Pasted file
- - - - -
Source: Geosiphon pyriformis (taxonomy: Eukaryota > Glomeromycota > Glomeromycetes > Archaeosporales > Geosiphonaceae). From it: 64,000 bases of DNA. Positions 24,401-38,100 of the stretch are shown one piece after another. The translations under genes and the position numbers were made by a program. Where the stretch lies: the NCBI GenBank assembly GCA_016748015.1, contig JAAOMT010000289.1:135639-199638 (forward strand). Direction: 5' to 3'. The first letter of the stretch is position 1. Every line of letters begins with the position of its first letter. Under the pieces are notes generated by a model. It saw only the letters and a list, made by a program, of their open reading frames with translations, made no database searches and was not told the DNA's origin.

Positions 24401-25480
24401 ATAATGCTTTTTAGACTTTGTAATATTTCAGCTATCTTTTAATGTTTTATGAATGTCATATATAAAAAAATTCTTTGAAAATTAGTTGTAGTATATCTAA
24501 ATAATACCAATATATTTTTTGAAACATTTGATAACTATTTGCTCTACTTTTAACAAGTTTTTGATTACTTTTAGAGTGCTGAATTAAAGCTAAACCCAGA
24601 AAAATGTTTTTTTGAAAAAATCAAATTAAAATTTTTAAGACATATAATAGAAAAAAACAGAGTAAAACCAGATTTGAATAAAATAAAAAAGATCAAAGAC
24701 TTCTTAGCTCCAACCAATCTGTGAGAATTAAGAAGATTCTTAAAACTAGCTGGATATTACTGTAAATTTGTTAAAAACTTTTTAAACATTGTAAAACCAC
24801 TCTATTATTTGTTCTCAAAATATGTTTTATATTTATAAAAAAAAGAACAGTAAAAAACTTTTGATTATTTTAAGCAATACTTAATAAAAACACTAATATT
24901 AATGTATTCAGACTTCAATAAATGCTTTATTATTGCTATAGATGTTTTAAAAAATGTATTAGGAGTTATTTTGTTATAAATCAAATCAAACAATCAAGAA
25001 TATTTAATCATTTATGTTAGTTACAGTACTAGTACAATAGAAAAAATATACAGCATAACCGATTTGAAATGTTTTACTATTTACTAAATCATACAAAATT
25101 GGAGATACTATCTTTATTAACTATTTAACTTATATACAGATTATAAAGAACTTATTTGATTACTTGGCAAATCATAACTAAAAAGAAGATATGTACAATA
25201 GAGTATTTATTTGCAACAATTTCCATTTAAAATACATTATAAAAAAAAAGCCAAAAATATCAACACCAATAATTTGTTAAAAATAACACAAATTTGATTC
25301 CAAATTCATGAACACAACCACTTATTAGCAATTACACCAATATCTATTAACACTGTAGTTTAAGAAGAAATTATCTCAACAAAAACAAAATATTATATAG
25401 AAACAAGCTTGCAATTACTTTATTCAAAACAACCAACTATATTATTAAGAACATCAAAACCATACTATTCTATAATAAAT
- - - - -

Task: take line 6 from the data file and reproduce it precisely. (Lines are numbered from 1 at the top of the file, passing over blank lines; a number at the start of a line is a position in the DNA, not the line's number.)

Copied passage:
24701 TTCTTAGCTCCAACCAATCTGTGAGAATTAAGAAGATTCTTAAAACTAGCTGGATATTACTGTAAATTTGTTAAAAACTTTTTAAACATTGTAAAACCAC